Do you know how hard your money worked for you in 2018?
If not, it’s time to do a 15-minute checkup on your investments and make some plans for 2019. Don’t worry: It’s not hard to do. Just follow these three simple steps.
Step 1: Check your performance
Pull out recent statements for all your investments, including retirement plans such as IRAs and 401(k)s. Or, check them online. If you don’t have a recent paper statement or online access to your accounts, wait until the year-end statement arrives in the mail.
For now, let’s assume you have statements in front of you. The important number you are searching for is your fund performance. Once you find that number, your next question should be: “Is that good?”
To find an answer, you’ll need to compare your funds with indexes that include similar investments.
For example, if your funds are invested in large-company stocks, you might compare your performance with the S&P 500. If you have a small cap fund, look to the Russell 2000 for guidance. For more tech-heavy investments, the Nasdaq might be the best comparison.
You need to have an apples-to-apples comparison. That means comparing bond funds with bond funds, balanced funds with balanced funds and so on.
In addition to indexes, you can also see how your funds performed by comparing them with funds offered by such well-established fund companies as Vanguard, American Funds or Fidelity.
Step 2: Review the fees
Look at what you paid in fees. If you’re investing in mutual funds, check out the part of your statement that lists each fund’s “expense ratio.” If you don’t find it on your 401(k) paperwork, call your employer’s HR office and ask.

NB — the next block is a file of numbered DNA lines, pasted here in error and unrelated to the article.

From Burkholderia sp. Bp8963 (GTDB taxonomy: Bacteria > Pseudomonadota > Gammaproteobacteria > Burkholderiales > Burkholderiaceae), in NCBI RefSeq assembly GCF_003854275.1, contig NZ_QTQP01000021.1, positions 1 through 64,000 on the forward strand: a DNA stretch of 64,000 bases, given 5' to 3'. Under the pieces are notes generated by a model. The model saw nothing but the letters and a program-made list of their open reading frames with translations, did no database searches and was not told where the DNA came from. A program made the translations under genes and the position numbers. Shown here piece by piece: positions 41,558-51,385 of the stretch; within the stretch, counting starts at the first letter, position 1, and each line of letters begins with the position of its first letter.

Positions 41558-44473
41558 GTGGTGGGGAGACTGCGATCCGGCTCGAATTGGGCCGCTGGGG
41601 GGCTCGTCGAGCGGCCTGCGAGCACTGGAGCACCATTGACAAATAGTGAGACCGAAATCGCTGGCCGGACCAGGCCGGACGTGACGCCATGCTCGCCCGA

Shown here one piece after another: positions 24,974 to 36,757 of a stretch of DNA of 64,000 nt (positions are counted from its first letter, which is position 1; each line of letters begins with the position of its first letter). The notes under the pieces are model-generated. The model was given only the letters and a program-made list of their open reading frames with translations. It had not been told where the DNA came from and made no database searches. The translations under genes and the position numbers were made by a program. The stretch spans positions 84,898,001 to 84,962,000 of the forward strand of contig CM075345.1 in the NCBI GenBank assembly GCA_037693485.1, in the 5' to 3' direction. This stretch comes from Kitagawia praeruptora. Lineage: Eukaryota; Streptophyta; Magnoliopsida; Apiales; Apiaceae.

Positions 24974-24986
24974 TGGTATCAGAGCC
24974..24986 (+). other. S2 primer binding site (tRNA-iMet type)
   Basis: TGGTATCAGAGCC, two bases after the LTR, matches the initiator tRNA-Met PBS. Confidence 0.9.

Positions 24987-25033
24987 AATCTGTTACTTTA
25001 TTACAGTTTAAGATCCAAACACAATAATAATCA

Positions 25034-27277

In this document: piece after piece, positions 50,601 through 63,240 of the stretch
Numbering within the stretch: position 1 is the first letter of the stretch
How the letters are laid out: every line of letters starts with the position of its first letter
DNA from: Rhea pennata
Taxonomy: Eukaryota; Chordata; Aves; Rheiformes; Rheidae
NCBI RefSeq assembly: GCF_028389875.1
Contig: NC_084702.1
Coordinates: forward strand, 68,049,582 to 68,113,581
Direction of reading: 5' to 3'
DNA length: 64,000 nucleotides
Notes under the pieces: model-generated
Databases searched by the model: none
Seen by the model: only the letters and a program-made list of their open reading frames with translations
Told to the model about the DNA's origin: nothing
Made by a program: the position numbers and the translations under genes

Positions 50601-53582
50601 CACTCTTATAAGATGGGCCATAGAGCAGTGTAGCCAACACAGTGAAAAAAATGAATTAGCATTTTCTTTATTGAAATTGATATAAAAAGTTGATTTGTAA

Obviously, lower fees are better. Some mutual funds have expense ratios as low as 0.1 percent, or even lower. Others might have combined fees of well over 1 percent. Look at the fund families in the links above for comparisons. With so many excellent, low-cost investment choices available today, there is little reason to have a fund with more than a 1 percent expense ratio.
Step 3: Rebalance your assets
The final step is to rebalance your portfolio. Over time — as certain funds underperform or outperform — your asset allocation may become skewed. This may be particularly important given the monster returns for many funds in 2017. If a couple of your investments did especially well, you might be weighted too heavily in a specific area.
Why is that a problem?
Because you never know when the bottom could fall out of a particular fund. It’s tempting to jump on a wave and put all your money in a category that is seeing tremendous growth. But if you do so, you risk losing big if those funds hit a bump.
Ideally, you should have a balance of stocks, bonds and other investments that are based upon your individual goals. If you are 22 and saving for retirement, you can probably be stock-heavy, since you have time to weather the market’s ups and downs. But if you’re 60, you’ll want more of your money in bonds and money market funds so you don’t risk wiping out your life savings as you approach retirement.
When you opened your investment account, you may have gotten guidance on the right asset allocation for your situation. Now is the time to rebalance your investments so they reflect that advice.
If you didn’t get guidance, read stories at Money Talks News such as:
- “7 Tips for Stress-Free 401(k) Investing“
- “7 Ways to Slay Your Fear of Investing — and Other Things“
- “10 Tips for Sane, Successful Stock Investing“
Bottom line? Make an investment review part of your year-end planning. Set 15 minutes aside, follow these three easy steps, and you’ll feel a lot more confident that your money is ready to meet the new year.
Do you have a year-end system for ensuring your finances are in order? Share with us in comments below or on our Facebook page.